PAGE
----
Tennis legend Chris Evert has opened up about how her younger sister’s devastating death from ovarian cancer helped to ‘save her life’, revealing how her sibling’s battle with the disease prompted her to undergo testing – allowing her own cancer to be detected incredibly early.
The 67-year-old offered a candid glimpse into her cancer battle for an upcoming episode of HBO’s Real Sports, with GMA airing a preview clip on Monday morning – in which Evert is seen undergoing her final rounds of chemo, while paying tribute to her late sister Jeanne Evert Dubin.
‘My sister’s death saved my life,’ she shares in the teaser, revealing how she received a call from Jeanne’s geneticist following her death alerting her to a ‘new mutation’ in her sibling’s BRCA gene, which the doctor encouraged her to get tested.
‘I just feel so fortunate that… if it wasn’t for the call that I received from my sister’s geneticist saying that Jeanne’s BRCA… they had found a new mutation,’ she added.
Tennis legend Chris Evert has shared a candid glimpse into her ovarian cancer battle, revealing she has now completed her chemotherapy treatment
The 67-year-old announced in January that she had been diagnosed with stage one ovarian cancer after undergoing a preventative hysterectomy
Evert is set to appear in Tuesday’s episode of HBO show Real Sports, in which she will document her chemotherapy journey
The 18-time Grand Slam champion underwent a preventative hysterectomy in November 2021 – less than two years after her sister died at the age of 62 following her own battle with ovarian cancer – as a result of the testing, and it was during this procedure that doctors discovered a malignant tumor on her fallopian tubes.
The tennis legend remains one of the most successful female player’s in the sports history, earning 18 Grand Slam singles championships before her retirement in 1989
She was diagnosed with stage one ovarian cancer – however a second procedure revealed that the cancer had been removed entirely during the hysterectomy and that it had not spread.
Evert began undergoing chemotherapy at the start of this year; she has now completed her six rounds of treatment and has been told by doctors that there is a ’90 per cent chance her cancer de ella will never return’.
During her appearance on Real Sports – which is due to air in full on Tuesday – the former Grand Slam champion, who is one of the sport’s most successful female players, was asked by her close friend and fellow former tennis pro Mary Carillo whether her success on the courts had helped her with her health struggles.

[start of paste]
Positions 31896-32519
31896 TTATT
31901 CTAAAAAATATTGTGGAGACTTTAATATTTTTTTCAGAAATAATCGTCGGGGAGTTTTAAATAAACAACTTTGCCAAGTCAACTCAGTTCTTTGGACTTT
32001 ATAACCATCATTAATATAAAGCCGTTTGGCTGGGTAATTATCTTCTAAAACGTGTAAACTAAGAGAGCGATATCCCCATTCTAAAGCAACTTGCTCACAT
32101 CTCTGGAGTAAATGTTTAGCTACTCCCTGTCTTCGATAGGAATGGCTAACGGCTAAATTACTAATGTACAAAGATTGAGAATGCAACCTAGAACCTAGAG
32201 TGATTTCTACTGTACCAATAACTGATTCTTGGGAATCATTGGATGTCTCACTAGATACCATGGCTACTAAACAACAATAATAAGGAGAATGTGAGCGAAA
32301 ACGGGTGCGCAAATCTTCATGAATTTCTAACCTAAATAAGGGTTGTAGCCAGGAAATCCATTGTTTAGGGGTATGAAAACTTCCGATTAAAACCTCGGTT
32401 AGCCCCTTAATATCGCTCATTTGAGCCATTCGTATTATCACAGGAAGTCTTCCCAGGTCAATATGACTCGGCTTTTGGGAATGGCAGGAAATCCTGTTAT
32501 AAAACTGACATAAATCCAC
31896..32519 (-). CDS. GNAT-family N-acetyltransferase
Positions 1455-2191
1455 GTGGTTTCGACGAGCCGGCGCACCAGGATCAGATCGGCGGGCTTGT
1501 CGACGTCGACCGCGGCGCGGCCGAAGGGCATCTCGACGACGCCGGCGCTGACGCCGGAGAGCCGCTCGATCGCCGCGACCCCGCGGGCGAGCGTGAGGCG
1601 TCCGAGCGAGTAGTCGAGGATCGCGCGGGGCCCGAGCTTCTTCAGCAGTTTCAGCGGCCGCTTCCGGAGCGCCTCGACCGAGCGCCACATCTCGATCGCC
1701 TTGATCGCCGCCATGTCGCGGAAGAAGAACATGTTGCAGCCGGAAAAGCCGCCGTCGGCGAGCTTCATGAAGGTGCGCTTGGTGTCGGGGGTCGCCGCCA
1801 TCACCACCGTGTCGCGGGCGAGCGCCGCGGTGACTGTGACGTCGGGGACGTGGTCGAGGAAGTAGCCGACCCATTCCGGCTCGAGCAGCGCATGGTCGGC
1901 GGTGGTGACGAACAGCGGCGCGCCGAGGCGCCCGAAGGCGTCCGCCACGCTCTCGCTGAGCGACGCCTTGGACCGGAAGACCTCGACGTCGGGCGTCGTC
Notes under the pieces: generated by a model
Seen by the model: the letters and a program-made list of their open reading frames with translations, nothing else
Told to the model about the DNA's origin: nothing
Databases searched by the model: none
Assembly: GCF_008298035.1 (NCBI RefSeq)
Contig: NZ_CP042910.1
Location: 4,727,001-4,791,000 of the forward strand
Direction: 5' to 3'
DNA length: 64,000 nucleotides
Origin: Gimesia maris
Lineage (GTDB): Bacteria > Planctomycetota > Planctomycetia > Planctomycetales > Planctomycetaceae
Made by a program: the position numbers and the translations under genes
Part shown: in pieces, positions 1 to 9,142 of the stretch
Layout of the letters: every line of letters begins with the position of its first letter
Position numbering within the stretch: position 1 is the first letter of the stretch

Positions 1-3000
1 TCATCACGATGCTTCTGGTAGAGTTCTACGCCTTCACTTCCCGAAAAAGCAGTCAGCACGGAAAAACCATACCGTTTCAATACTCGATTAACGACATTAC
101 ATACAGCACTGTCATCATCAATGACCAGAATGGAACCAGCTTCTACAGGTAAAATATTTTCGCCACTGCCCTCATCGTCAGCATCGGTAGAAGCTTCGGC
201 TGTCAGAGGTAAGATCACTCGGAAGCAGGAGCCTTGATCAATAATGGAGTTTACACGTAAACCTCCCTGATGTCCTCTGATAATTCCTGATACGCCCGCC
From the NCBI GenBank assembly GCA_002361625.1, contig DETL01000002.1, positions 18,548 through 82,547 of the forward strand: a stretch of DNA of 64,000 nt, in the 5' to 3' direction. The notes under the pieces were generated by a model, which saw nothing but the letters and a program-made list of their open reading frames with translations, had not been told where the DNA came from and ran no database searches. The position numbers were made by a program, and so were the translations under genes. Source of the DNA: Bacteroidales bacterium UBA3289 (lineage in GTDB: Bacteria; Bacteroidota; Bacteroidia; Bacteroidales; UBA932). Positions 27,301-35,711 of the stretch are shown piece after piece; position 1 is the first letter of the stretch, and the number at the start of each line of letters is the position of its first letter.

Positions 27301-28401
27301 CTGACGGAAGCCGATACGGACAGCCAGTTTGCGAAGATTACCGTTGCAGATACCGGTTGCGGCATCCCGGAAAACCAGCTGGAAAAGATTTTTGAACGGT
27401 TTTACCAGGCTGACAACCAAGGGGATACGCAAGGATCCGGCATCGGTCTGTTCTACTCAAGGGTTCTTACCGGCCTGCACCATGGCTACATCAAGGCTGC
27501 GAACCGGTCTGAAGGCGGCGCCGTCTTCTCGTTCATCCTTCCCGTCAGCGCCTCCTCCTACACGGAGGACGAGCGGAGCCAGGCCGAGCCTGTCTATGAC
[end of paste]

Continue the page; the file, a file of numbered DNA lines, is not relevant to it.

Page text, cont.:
‘In tennis you can control a situation a lot better and [with] this type of thing, you can’t control it,’ Evert admitted, adding that – while she may have been a stand-out star in tennis – cancer puts everyone on the same footing.
Evert’s younger sister Jeanne Evert Dubin (pictured together as children) passed away from ovarian cancer in February 2020 – and Evert says ‘her death saved my life’
After Jeanne died at age 62, her geneticist phoned Evert to encourage her to get checked for a BRCA gene mutation; the tennis pro then underwent a preventative hysterectomy
During her hysterectomy, doctors found a malignant tumor on Evert’s fallopian tube and she was diagnosed with cancer. The tennis pro is pictured at the US Open in 1989
‘Thousands and thousands of people have cancer… I’m just like everybody else,’ she noted.
However Evert has also managed to find some positive moments during her cancer struggle, including her newly-curated wig collection, which she showed off to her pal Carillo during the show, revealing that she has a variety of different styles to suit her mood for the day.
Evert’s appearance on the HBO show comes five months after she first revealed to the world that she had been diagnosed with ovarian cancer in an essay posted to ESPN.com.
In the piece, the tennis legend revealed that she wanted to share her story in the hopes of ‘helping others’ by spreading awareness about the disease and the importance of getting regular check-ups.
‘I wanted to share my stage one ovarian cancer diagnosis and the story behind it as a way to help others,’ she wrote in January, before she began undergoing chemo.
‘I feel very lucky that they caught it early and expect positive results from my chemo plan.’
Evert has managed to find some positive moments within her cancer battle, including amassing a collection of wigs to suit every mood
Evert won 18 Grand Slam singles championships and three doubles titles during her on-court career, and was the year-end world number one singles player seven times
Writing of the moment when her doctor told her that she would likely have a better than 90 per cent chance of her cancer never returning following chemotherapy, Evert said: ‘I don’t remember being that happy in years!’
Evert won 18 Grand Slam singles championships and three doubles titles during her on-court career, and was the year-end world number one singles player seven times.
Overall, she won 157 singles titles and 32 doubles titles.
Evert officially retired from tennis in September 1989; she went on to work as a tennis coach, and later joined ESPN as a commentator.
Following her sister’s death in February 2020 Evert, who has been married three times and has three sons, paid tribute to her younger sibling – who was also a tennis player – describing her as a ‘stellar’ person.
“Jeanne was selfless, caring and kind,” she told ESPN. ‘As a sister, I admired her stellar character from her and her unwavering devotion from her to her loved ones from her. She fought a brave battle, and now heaven is lucky to have her.’